The Connecticut Post reported that a federal judge has ordered the government to seize the remaining $42,000 from Douglas Perlitz’s accounts to provide education, counseling and other services to his victims of sexual abuse in Haiti. Perlitz is currently serving a 19 year and seven month prison sentence for the conviction of the prolonged abuse of 16 students.

U.S. District Judge Janet Bond Arterton, the same judge that sentenced Perlitz in December, will conduct another hearing next month to decide how the money will be divided among the victims. Representatives from Kids Alive International, which has been providing for the boys since the closing of Project Pierre Toussaint, will be present.

According to the article, Assistant U.S. Attorney Krishna Patel and the chairman of the Haiti Fund Michael McCooey claimed that the Kids Alive supervisors in Cap-Haitien, Haiti were being threatened by some of the victims amidst rumors of large cash payouts.  McCooey said that Fairfield University and the Order of Malta each agreed to provide $11,000 for various programs periodically.

That may not be happening, as The Connecticut Post reported that Arterton said she was “leery” of the court handling money that came from private institutions. She went on to suggest that the organizations look for other ways to disperse the money.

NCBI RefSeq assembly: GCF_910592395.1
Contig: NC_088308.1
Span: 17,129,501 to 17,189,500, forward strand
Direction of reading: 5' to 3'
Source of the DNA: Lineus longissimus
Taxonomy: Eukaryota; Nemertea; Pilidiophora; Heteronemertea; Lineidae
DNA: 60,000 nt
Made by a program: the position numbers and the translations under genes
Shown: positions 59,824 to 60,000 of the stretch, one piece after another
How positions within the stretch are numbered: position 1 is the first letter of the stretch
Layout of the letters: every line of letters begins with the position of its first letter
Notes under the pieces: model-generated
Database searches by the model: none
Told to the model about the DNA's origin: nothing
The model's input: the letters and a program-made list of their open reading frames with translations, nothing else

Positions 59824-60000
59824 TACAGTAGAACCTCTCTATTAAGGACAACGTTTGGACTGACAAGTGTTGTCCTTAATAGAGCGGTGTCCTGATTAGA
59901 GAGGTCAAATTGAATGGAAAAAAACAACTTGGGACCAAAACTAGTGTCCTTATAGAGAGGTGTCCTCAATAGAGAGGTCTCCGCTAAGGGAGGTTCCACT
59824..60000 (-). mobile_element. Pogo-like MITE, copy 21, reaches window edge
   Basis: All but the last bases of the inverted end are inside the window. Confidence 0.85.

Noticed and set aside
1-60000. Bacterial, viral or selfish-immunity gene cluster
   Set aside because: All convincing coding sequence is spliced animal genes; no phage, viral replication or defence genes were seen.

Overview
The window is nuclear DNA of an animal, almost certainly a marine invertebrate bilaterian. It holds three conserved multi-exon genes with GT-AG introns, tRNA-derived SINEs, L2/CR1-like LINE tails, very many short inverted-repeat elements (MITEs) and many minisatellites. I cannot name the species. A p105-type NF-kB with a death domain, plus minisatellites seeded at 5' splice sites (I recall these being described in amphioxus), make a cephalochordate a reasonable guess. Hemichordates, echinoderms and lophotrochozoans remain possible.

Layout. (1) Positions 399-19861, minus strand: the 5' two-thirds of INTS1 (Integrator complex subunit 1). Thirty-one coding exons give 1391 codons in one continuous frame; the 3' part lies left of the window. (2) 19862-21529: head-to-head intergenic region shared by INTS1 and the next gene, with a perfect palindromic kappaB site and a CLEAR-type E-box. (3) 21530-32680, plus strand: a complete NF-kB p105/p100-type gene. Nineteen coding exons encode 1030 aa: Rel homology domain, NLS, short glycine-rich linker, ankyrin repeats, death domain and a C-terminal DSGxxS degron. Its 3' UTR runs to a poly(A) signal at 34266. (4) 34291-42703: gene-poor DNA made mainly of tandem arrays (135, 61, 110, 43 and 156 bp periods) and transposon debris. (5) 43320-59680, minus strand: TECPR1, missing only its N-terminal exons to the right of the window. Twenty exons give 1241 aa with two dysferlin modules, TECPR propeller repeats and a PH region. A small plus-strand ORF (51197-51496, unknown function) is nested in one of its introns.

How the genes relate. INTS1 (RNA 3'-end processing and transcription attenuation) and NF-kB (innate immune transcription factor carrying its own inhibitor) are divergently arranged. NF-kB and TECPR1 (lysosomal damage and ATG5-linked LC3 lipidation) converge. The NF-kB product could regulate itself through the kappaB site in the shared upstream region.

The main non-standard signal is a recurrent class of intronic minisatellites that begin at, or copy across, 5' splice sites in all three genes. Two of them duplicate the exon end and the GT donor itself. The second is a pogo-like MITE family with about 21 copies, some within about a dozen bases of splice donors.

Child Abuse advocate Paul Kendrick told The Mirror that “those responsible for ensuring the care and safety of these boys while they attended Project Pierre Toussaint have barely scratched the surface of what must be done to restore all that was taken from the former students.”

Kendrick then blasted both the Order of Malta and Fairfield and said, “No more half measures. No more giving a little financial support here and there to appear generous.” He suggested that those with the power to do so should be concerned with building a new school.  He also said, “It’s time for von Arx, Miller and everyone involved to sit up straight and pay attention.”

Perlitz, 40, is a graduate of Fairfield University and founded Project Pierre Toussaint in 1997. The project took boys off the streets and provided them with clothes, food, water and education. He was the face of the project until 2008, when the Haitian Board of directors decided to remove him after allegations of the sexual assaults surfaced.

During his sentencing, Arterton said that Perlitz’s defense argument that he provided positively to society is akin to digging a well to provide water for people who need it, poisoning the well, and still expecting to be praised for digging the well.

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